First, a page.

Ethics and Education 15 (4):413-425 (2020)

ABSTRACT In this contribution, we look – both historically and in the present – at how children are objectified in data and how it is assumed that this objectivation is a way to dismiss ideology, or at least to separate the ideological from the scientific. We argue, however, that the separation of data from ideology is itself a highly ideological choice. As Freire points out: education never was and never can be objective. The objectivation of the child and, more generally, of pedagogy means that the agenda that this serves remains veiled. A closer look at what data are put forward as the means to objectify education reveals that this agenda is deeply individualistic and fit to serve a competitive capitalist society. We argue that if this is the case, it ought to be the result of democratic debate and, therefore, we need more, not less, ideologies in pedagogy, because facts and data are always embedded in ideologies. And so they should be.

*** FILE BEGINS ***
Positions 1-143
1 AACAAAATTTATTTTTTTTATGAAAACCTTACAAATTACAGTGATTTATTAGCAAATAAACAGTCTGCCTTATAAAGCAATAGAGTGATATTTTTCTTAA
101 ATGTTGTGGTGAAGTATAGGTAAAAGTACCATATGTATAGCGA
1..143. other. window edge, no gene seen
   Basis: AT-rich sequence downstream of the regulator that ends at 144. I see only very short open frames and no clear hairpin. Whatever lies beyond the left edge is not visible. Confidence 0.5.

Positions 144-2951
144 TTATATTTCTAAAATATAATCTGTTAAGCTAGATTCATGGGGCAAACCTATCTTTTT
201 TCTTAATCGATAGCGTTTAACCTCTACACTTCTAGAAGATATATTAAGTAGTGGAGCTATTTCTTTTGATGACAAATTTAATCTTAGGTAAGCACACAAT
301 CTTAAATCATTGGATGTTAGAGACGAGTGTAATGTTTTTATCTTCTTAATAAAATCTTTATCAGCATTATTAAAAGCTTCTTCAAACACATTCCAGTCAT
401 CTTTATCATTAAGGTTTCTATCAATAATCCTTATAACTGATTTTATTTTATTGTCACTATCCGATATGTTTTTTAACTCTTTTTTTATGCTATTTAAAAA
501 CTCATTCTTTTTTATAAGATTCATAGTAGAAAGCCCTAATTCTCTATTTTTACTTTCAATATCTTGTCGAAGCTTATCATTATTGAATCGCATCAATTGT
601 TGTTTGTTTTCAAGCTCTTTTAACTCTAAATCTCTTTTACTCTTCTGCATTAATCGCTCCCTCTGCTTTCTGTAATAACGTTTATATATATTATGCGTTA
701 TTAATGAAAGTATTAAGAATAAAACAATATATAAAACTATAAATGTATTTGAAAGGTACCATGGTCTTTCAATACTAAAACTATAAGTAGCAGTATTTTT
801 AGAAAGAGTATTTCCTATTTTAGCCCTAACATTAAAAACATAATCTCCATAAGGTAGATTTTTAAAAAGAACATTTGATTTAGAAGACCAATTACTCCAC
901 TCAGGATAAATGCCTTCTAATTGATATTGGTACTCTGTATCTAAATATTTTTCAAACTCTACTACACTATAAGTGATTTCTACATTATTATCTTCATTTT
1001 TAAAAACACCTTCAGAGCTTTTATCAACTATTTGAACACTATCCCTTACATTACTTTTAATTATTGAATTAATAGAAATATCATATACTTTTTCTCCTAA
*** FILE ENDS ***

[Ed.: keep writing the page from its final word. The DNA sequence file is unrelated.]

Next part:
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DOI 10.1080/17449642.2020.1824096
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References found in this work BETA

Pedagogy of the Oppressed.Paulo Freire - 2008 - In David J. Flinders & Stephen J. Thornton (eds.), The Curriculum Studies Reader. Routledge.
Education, the Practice of Freedom.Paulo Freire - 1976 - Writers & Readers Publishing.

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